Not long after the most heartbreaking defeat of his high school career, Tompkins senior goalkeeper Paulo Valente walked up to a bunch of kids looking over to him from the front end of the Legacy Stadium stands and put on his best smile.
Not long after the most heartbreaking defeat of his high school career, Tompkins senior goalkeeper Paulo Valente walked up to a group of kids looking over to him from the front end of the Legacy Stadium stands and put on his best smile.
His eyes still stained red from tears, Valente asked if they wanted a picture, which a parent happily obliged. The kids cheered Valente all throughout the season, and he would often acknowledge them during stoppages of play with a thumbs-up or a nod and smile.
Those cheers from the kids wearing the same lime green on their shirts as Valente sported on his did not stop, even after Tompkins’ loss to Jersey Village on six rounds of penalty kicks in their Class 6A Region III final on Friday, April 9. The Falcons, who played one short with 10 men in overtime because of a red card, fell, 5-4, on PKs after the teams tied 1-1 through regulation and a scoreless 20 minutes of extra time.
The final result did not come without drama. Jersey Village’s second and fourth shooters on PKs were given redo’s after Valente was said to have crossed the goal line on the initial stop of each shooter.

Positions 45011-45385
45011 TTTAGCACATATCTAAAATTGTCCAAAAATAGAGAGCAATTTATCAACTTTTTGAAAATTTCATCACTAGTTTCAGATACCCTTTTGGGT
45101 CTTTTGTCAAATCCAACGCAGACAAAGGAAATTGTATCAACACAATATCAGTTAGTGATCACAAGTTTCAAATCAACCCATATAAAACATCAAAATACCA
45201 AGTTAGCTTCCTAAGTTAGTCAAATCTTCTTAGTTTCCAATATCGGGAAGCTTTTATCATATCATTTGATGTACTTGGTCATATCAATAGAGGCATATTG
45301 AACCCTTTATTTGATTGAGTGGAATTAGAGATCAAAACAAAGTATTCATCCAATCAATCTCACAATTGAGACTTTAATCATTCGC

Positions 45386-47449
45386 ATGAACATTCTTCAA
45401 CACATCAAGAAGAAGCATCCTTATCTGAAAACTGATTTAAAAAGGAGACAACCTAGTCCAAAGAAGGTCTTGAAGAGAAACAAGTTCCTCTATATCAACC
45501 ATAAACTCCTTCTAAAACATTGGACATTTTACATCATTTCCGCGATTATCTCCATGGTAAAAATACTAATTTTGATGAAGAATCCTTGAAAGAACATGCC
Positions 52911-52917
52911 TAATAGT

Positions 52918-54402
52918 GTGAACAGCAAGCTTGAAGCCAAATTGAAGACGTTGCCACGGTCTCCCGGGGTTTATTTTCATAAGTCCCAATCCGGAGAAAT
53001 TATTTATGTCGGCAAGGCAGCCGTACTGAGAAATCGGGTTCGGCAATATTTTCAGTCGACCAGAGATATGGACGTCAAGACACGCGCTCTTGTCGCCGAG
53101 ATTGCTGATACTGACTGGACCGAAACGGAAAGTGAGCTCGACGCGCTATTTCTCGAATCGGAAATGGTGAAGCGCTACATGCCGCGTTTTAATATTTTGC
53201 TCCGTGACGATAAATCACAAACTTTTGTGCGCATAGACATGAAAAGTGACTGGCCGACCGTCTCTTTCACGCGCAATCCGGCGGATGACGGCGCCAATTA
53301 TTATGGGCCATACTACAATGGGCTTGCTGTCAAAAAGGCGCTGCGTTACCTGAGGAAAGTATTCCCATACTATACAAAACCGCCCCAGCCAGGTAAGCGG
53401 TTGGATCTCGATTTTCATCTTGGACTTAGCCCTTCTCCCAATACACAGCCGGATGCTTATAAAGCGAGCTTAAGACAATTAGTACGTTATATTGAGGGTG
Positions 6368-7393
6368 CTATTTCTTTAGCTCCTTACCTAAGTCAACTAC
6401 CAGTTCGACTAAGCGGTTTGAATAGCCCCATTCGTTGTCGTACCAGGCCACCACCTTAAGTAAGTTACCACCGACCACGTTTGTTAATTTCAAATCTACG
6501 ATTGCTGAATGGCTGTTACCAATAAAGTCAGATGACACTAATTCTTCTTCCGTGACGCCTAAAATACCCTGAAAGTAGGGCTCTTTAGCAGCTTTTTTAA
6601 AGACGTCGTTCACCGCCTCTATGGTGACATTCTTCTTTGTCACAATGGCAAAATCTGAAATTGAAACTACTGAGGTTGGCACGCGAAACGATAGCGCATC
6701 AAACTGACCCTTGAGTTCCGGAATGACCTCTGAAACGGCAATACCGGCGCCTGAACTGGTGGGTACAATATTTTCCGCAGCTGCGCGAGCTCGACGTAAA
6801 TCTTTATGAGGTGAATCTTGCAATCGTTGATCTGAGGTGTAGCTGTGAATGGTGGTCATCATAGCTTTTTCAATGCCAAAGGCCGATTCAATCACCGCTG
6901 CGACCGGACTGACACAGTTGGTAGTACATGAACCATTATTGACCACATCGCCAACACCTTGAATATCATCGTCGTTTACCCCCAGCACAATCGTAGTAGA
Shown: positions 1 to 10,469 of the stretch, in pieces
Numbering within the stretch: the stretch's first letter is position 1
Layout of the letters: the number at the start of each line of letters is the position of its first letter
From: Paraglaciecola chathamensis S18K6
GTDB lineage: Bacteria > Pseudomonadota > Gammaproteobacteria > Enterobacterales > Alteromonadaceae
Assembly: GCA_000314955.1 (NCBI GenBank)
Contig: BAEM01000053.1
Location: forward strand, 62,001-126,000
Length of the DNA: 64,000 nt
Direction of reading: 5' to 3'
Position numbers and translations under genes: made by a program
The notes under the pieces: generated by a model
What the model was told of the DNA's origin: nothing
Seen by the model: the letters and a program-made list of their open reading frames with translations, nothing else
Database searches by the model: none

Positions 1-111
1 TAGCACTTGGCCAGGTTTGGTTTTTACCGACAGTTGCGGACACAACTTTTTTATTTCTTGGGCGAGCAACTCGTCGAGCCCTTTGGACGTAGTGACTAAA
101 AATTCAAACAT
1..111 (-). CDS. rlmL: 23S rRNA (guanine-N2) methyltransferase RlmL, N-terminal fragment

The Jersey Village shooters each made their second shots, and after Tompkins’ Robert Graham missed his PK three rounds later, with the score 4-4, Jersey Village’s Jose Bejarano made his.
“The first (violation), I noticed I was kind of off the line,” said Valente, who otherwise played spectacularly with clutch save after clutch save in the second half and overtime. “It was because I saw the striker, he was about to shoot, and the moment he did, he stopped. As a human, you react. I train for that, and I reacted. The second one, I felt one of my feet was off the line, but the other one was in because I felt I didn’t move at all.”
Rules state the goalkeeper must stand on the goal line until the ball is kicked. Lateral movement is permitted, but he cannot go forward until the shooter kicks.
Refs ruled Valente came off the line on both of his saves. The second time, he was given a yellow card and had to be subbed for one round of PKs before being allowed back in.
“They said he was crossing the line or something,” Tompkins coach Tom Jones said. “I don’t know. He (the official) didn’t give me an explanation for a lot of things. I hate to blame the ref, and not to take anything away from Jersey Village, but the ref definitely impacted the game. Calling a goal back on a foul, giving a PK … he definitely impacted the game.”
Valente—a classy young man who defines sportsmanship, congratulating each opposing player after games and telling the Jersey Village goalkeeper “Good luck” prior to the penalty kicks—was devastated.
“That’s soccer. It happens,” Valente said. “Sometimes you have to be lucky. The last few rounds, we’ve been lucky, and tonight just wasn’t our day. I work for it; I train for it. But sometimes the ball just doesn’t go your way.”
Up until that point, it was a well-played game between two intense clubs. The game featured a plethora of yellow and red cards for the physicality and emotion that surfaced throughout.
Junior midfielder Rafa Gonzales got Tompkins on the board first with a booming free kick from 43 yards out on the left side of the field in the 28th minute. It was almost identical to his 40-yard free kick goal in the regional semifinal against Humble three days earlier that went viral on social media.